TORONTO -- Two former student trustees with the Hamilton-Wentworth District School Board (HWDSB) are demanding the impeachment of staff allegedly involved in incidents of racism—including the use of racial slurs—as well as a transparent and open investigation into what they call a “systematic oppressive institution.”

The allegations were first brought forward by the 2019-2020 student trustee Ahona Medhi, who took to social media following the conclusion of her term to say she was “beyond grateful to no longer serve as the board's token for student voice and diversity.”

Medhi repeated the allegations at a news conference held on Monday morning, where she stood beside other students and a second student trustee who say they experienced similar incidents of systemic racism within the board.

Speaking to reporters, Medhi said that she endured racial gaslighting and micro-aggressions while in her role, and that it took a toll on her mental health.

She specifically alleged that a white trustee had used the n-word in reference to Serena Williams, and then went on to say “or Black, or whatever you call them.”

“As if this was a correction to her use of a racial slur,” she said.

“Prior to another board meeting, I bared witness to a conversation surrounding how Muslims and Arabs were evil, anti-Semitic and violent. The trustee who initiated the conversation finalized that we shouldn't have discussions in regards to the Middle East. It was hopeless and there was nothing we could do to help such people.”

Medhi also alleged the same trustee said “Black leadership was too prevalent” within the school board.

“As a racialized representative, this was disturbing to me as the education system is first and foremost intended to serve students,” Medhi said. “This is not a difficult or a complex concept.”

“But I want to emphasize that the issue of systemic racism goes far beyond my own experience. This is about the fact that the board actively and deliberately belittles disregards and villainizes the most vulnerable of our staff and students.”

Ruby Hye, the student trustee for 2017-2018, was also present at the news conference and said that when she first went to a board meeting she was told that “it’s good that there is some diversity.”

“That set the tone for the entire year,” Hye said. “It became very clear to me throughout my interactions with trustees and the board throughout my term that my role was tokenistic, that my voice was nothing more than an image for them, it was for the prospect of having a brown face on their media things.”

Hye went on to say to that a supervisor for the secondary student senate refused to look her in the eye during meetings and if she put forward an idea, he would thank her white counterpart. When she brought the allegation forward, she was forced to sit in one-on-one meetings “to divulge my pain, experience of racism, to prove that I had lived racism at the hands of this person.”

She also said that during a mental health advisory committee meeting she asked the psychologist keynote speaker about strategies regarding racialized students and mental health.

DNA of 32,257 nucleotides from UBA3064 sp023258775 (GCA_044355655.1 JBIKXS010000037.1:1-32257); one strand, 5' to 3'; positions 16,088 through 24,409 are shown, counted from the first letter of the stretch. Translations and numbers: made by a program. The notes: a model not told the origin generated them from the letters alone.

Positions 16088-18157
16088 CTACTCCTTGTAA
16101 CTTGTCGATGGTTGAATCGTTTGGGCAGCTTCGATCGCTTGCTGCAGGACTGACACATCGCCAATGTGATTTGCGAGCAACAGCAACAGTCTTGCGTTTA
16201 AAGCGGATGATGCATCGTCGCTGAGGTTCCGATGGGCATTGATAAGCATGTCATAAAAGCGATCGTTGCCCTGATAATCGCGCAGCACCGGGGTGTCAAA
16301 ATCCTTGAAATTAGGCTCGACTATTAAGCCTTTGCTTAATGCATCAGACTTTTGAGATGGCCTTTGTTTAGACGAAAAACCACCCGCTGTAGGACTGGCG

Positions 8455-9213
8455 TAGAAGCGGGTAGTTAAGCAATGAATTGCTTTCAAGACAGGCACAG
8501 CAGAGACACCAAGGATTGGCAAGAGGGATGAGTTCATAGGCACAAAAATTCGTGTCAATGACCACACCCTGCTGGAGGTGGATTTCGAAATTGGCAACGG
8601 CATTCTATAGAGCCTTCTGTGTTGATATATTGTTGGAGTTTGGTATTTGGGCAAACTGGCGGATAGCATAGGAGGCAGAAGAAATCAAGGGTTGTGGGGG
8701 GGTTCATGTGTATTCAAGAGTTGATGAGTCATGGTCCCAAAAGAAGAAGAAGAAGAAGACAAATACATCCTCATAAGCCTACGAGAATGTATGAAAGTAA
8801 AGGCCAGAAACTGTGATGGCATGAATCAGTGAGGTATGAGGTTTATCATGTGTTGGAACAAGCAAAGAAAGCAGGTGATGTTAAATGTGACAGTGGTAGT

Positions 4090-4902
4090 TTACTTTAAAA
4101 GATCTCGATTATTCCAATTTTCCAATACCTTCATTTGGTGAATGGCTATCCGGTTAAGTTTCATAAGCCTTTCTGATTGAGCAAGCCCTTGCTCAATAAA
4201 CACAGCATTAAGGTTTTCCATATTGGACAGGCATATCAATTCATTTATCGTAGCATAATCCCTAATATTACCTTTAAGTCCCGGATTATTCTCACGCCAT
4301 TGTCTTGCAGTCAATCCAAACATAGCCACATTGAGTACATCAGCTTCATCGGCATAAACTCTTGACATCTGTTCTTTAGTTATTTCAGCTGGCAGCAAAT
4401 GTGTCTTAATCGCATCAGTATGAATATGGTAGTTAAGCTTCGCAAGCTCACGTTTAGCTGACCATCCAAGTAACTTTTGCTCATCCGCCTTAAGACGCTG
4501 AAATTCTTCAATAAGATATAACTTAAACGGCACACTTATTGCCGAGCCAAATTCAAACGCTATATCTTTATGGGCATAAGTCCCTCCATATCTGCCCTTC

“There are specific culturally-relevant supports that exist for students who are racialized, were Black or Indigenous and have certain mental health needs,” Hye said. “I was met with ‘this isn’t the space to talk about race, race is not relevant here.’”

“There was a lot more, but it was clear to me that trustees didn't actually want my role as student trustee to be one of advocating for students, but one where I kept my head down and did not speak up. The environment for me to safely discuss instances of racism and how racism informs policy and operates in the school board did not and does not exist.”

Ahona Medhi and Ruby Hye

In response to the allegations, the HWDSB said that a third-party code of conduct investigation will be held “to understand and address all of the concerns raised.”

“A former student trustee at HWDSB has brought forward serious concerns about racism and oppression,” the statement reads. “As an educational institution, we are committed to taking action that builds a culture of equity and inclusion.”

“We believe that it is vital to advance the work of equity and anti-racism. Anti-racism and anti-oppression training will continue to roll out in HWDSB for elected officials and staff in the 2020-21 school year among many other actions.”

Speaking on Monday, the chair of the HWDSB said that she was “deeply shocked” to hear about what the students experienced.

“Experiences like the ones Ahona and Ruby highlighted should never have happened. As a board we will be committed to taking action,” Alex Johnstone said.

Medhi and Hye are both calling for transparency, as well as public and student consultation, for all equity and anti-racism training provided to trustees.

“We want to know when these trainings will take place, who is facilitating them, what their content will be and how principals from these trainings will be implemented into the policy and culture within the board,” Medhi said.

They also want the results of the third-party investigation to be released to the public and for all trustees involved in anti-Black and racist incidents to be impeached by the board.

“If there truly is zero tolerance for racism…then demonstrate it,” Medhi added. “We know that the board is counting on us to quiet down. And they’re counting on us being silenced, but we will not be silenced and we will continue to fight.”

The HWDSB says it hopes to name the third-party investigators by the end of this week.